• Yes(generalized):

      Then include it! Try to narrow down your problem to the smallest amount so that others can narrow down the problem without digging through a lot of code. This process will also help you debug your code.

    • Yes (tag specific, for example // related)

      Then include it! A visual example usually helps others identify your problem as well. Consider using a tool like {playground IDE link} to help show your problem to others.

    • No:

      Why not? If code is not related make sure your question is on topic for stack overflow [link]. (a lot more can be implied by this. This could break down into another series of questions)

A lot of these questions would benefit from a flow-chart kind of breakdown. A few things this does:

  1. Push the asker to drill down into the problem and provide necessary links, code, explanations, inline examples, reproduced online IDE examples
  2. Possibly provides OP with a generalized debugging process that helps them find the answer without ever posting
  3. Sets a standard of what we expect in order for you to post a question
  4. Saves the new user from being torn to pieces with downvotes and facetious comments

None of the survey questions would really stop a user from asking, but I think they should require an answer. Ideally, it should slow down the asker from submitting and push them to build a worthy question.

Add a delay between when a new user submits a question and when it's public

I see a lot of questions that go something like this:

i am having a problem with x and cannot figure it out

edited 6 minutes later

oh! i found the solution and it was so stupid >:( silly me! {link to stack overflow dupe that was most likely in the related questions list}

My thoughts on this is that OP really just needed to type (think) out his/her problem and really analyze the problem in a way that they could explain it to others (and in a way themselves). We could possibly even have a queue similar to how the low quality review queue works where the questions could be semi-public for those who care enough to review and specifically search for duplicates. If duplicates are found, the OP can be notified:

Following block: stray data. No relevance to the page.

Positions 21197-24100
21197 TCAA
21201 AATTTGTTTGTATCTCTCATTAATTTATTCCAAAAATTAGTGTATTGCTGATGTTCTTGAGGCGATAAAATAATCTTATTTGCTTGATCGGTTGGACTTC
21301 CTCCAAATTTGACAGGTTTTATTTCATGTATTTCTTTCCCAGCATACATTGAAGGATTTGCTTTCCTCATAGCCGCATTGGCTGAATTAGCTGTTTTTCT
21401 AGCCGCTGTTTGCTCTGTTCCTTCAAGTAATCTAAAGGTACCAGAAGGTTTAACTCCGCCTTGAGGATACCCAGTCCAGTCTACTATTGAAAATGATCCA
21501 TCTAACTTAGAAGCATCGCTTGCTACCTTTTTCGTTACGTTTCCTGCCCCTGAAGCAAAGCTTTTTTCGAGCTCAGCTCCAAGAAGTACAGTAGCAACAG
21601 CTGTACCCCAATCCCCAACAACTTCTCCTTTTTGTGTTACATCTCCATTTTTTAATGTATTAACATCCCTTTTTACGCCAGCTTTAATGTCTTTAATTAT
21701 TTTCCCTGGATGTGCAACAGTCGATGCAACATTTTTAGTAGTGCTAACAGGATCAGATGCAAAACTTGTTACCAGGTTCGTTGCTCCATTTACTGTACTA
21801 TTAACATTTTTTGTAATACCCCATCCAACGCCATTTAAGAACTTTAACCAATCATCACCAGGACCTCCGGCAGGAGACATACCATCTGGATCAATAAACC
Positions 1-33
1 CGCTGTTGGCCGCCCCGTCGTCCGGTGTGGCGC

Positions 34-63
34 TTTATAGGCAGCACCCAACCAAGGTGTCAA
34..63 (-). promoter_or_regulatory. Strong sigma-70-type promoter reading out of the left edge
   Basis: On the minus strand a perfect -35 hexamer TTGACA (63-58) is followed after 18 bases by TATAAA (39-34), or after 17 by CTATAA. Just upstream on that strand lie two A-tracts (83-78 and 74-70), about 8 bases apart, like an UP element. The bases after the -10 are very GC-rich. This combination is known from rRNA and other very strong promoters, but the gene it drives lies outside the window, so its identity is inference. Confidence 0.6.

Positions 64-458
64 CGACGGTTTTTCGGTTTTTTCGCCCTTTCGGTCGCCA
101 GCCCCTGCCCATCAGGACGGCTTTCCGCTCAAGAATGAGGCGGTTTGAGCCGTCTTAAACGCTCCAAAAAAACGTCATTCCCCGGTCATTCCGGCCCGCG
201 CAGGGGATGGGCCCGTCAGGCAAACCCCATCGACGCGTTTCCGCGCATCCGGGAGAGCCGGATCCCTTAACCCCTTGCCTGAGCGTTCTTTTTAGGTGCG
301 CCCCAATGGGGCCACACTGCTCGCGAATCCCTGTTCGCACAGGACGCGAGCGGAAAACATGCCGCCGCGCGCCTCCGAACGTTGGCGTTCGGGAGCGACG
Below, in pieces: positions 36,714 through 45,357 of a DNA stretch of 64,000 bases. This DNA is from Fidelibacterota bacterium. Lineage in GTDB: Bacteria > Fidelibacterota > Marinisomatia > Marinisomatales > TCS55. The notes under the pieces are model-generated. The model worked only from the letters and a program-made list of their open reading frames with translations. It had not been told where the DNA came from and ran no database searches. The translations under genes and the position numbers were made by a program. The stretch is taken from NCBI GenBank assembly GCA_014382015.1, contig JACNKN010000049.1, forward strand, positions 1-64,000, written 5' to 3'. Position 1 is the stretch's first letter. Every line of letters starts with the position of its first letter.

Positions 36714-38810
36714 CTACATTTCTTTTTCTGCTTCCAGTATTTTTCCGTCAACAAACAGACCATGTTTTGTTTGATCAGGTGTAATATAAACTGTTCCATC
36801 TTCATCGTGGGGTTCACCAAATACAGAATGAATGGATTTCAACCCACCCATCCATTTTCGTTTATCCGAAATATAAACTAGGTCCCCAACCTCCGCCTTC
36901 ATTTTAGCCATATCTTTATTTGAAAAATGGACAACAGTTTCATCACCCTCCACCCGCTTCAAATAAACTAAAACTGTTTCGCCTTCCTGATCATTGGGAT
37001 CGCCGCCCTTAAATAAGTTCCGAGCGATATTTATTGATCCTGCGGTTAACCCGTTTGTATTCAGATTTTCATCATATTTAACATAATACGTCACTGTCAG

here's a possible solution {dupe link}

and not

possible duplicate {dupe link}

because, again, new comers don't know/care what duplicates are. They want solutions. Wording is everything.

Then, the question be recommended as a possible duplicate (or possibly close vote depending on the reputation of the reviewer). There could even be a way for a user to "mark" a suggested possible dupe as a solution to streamline the process.

Here's a list of immediately obvious pros and cons: (I'm sure there's more of both)


  • Allow the user to think through their problem without polluting SO
  • Free up users from reading/solving trivial problems that already have an answer
  • Stop the idea from forming in new users' minds that SO is a place where they can do little to nothing and keep receiving solutions (this is fueled, in part, by answerers and is another discussion entirely, but I still feel its semi-relevant to point out)
  • Clean up the new questions feed
  • Puts more value into thorough research since the asker is unable to immediately yield results from questions


  • What if a user does find the solution in the time that the question is delayed but it is useful and should be shared? How is this handled?
  • Robo reviewers gon robo review
  • Does the review queue stop it from being public or is there a strict time limit? What are weights of these things? ie what happens if a review is never made and its past the time limit?
  • Do we really need another scary review queue on the already heavily burdened community?
  • Potentially stops a high percentage of new comers from asking because they're impatient (not sure this is necessarily a con)
  • In essence, we've just turned into the asker's specially altered, human search engine

Overall TL;DR: Let's do something

I am open to criticism (implying I have a choice, hah!) and other solutions and realize that all of the ones I've proposed have cons. I really believe that we can do more to put a dent in the flood of low quality questions and duplicate questions that flood Stack Overflow every day.